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--></style></head><body lang="EN-US" link="blue" vlink="purple"><div class="WordSection1"><p class="MsoNormal"><span style="font-size:11.0pt;font-family:"Calibri","sans-serif";color:#1f497d">Does anyone know if this attack took the expected amount of time (confirming the strength of this particular curve), or significantly less (in which case it’s something to be concerned about)?</span></p>
<p class="MsoNormal"><span style="font-size:11.0pt;font-family:"Calibri","sans-serif";color:#1f497d"> </span></p><p class="MsoNormal"><span style="font-size:11.0pt;font-family:"Calibri","sans-serif";color:#1f497d">William</span></p>
<p class="MsoNormal"><span style="font-size:11.0pt;font-family:"Calibri","sans-serif";color:#1f497d"> </span></p><div><div style="border:none;border-top:solid #b5c4df 1.0pt;padding:3.0pt 0in 0in 0in"><p class="MsoNormal">
<b><span style="font-size:10.0pt;font-family:"Tahoma","sans-serif"">From:</span></b><span style="font-size:10.0pt;font-family:"Tahoma","sans-serif""> <a href="mailto:cryptography-bounces@randombit.net">cryptography-bounces@randombit.net</a> [mailto:<a href="mailto:cryptography-bounces@randombit.net">cryptography-bounces@randombit.net</a>] <b>On Behalf Of </b>Matthew Green<br>
<b>Sent:</b> Wednesday, June 20, 2012 11:35 AM<br><b>To:</b> Charles Morris<br><b>Cc:</b> <a href="mailto:cryptography@randombit.net">cryptography@randombit.net</a><br><b>Subject:</b> Re: [cryptography] cryptanalysis of 923-bit ECC?</span></p>
</div></div><p class="MsoNormal"> </p><p class="MsoNormal">I'm definitely /not/ an ECC expert, but this is a pairing-friendly curve, which means it's vulnerable to a type of attack where EC group elements can be mapped into a field (using a bilinear map), then attacked using an efficient field-based solver. (Coppersmith's).</p>
<div><p class="MsoNormal"> </p></div><div><p class="MsoNormal">NIST curves don't have this property. In fact, they're specifically chosen so that there's no efficiently-computable pairing.</p></div><div><p class="MsoNormal">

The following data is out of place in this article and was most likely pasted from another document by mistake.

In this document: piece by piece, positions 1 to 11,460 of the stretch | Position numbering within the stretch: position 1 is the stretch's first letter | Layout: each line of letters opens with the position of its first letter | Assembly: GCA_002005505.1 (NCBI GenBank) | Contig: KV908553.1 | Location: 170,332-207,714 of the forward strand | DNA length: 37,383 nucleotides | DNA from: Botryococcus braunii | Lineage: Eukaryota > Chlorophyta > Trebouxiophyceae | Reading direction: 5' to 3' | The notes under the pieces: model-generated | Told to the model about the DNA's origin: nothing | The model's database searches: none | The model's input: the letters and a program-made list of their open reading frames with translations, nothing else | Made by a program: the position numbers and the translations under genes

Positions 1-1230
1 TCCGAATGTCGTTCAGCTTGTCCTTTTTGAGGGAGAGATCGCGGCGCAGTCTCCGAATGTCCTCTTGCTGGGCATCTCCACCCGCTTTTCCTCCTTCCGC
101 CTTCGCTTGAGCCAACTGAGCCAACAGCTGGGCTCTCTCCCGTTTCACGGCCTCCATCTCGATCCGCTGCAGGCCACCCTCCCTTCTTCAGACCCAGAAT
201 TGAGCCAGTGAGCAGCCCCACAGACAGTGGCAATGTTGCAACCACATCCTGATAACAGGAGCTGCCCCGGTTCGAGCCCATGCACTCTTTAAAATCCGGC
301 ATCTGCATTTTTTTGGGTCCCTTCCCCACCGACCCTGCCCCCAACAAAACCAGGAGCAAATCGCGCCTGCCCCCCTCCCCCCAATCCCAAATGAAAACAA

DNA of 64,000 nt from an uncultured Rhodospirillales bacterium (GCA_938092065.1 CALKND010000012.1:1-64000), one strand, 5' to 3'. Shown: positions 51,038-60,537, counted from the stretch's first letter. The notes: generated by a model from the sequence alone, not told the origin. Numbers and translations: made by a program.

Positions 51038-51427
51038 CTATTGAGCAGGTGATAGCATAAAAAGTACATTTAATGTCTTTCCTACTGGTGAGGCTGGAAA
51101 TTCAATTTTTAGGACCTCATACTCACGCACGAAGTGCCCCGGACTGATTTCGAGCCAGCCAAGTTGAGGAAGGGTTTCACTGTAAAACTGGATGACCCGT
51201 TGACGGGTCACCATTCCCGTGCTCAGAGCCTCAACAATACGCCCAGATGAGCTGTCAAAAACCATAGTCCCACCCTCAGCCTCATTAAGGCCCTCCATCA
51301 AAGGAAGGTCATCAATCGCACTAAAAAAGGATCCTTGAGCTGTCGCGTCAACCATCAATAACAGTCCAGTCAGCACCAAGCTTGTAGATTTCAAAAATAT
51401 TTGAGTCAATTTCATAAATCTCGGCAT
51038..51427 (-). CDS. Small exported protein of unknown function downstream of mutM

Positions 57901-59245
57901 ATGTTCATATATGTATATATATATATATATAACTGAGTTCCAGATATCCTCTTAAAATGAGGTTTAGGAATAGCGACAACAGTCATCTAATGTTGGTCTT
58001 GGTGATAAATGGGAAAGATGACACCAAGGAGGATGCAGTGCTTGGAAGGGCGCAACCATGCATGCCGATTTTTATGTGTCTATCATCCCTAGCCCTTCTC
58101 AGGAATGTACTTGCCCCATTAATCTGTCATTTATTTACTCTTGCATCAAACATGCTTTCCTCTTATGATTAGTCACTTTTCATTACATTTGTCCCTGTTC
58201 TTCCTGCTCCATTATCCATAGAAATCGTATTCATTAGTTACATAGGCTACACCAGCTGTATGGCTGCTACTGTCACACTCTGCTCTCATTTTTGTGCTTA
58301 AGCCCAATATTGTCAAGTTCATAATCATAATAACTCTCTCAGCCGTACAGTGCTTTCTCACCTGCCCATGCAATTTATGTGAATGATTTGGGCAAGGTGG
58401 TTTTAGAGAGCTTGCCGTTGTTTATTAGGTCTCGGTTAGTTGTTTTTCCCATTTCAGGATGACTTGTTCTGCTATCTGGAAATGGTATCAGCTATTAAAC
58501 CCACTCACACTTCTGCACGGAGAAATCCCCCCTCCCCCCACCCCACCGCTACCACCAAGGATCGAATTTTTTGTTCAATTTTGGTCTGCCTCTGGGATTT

</p></div><div><p class="MsoNormal">Moreover, it seems that this particular pairing-friendly curve is particularly tractable. The attack they used has an estimated running time of 2^53 steps. While the 'steps' here aren't directly analogous to the operations you'd use to brute-force a symmetric cryptosystem, it gives a rough estimate of the symmetric-equivalent key size.</p>
</div><div><p class="MsoNormal"> </p></div><div><p class="MsoNormal">(Apologies to any real ECC experts whose work I've mangled here… :)</p></div><div><div><p class="MsoNormal"> </p></div><div><p class="MsoNormal">Matt</p>
</div><div><p class="MsoNormal"> </p><div><div><p class="MsoNormal">On Jun 20, 2012, at 10:59 AM, Charles Morris wrote:</p></div><p class="MsoNormal"><br><br></p><p class="MsoNormal"><span class="apple-style-span"><span style="font-size:13.5pt;font-family:"Helvetica","sans-serif"">"NIST guidelines state that ECC keys should be twice the length of</span></span><span style="font-size:13.5pt;font-family:"Helvetica","sans-serif""><br>
<span class="apple-style-span">equivalent strength symmetric key algorithms."</span><br><span class="apple-style-span">So according to NIST solving a 923b ECC is like brute-forcing a 461b</span><br><span class="apple-style-span">bit symmetric key (I assume in a perfect cipher?).</span><br>
<br><span class="apple-style-span">Of course there are weak keys in almost any system e.g. badly</span><br><span class="apple-style-span">implemented RSA picking p=q</span><br><br><span class="apple-style-span">I wonder if a weak-key scenario has occurred, or if this is a genuine</span><br>
<span class="apple-style-span">generalized mathematical advance?</span><br><span class="apple-style-span">Comments from ECC experts?</span></span></p></div><p class="MsoNormal"> </p></div></div></div></body></html>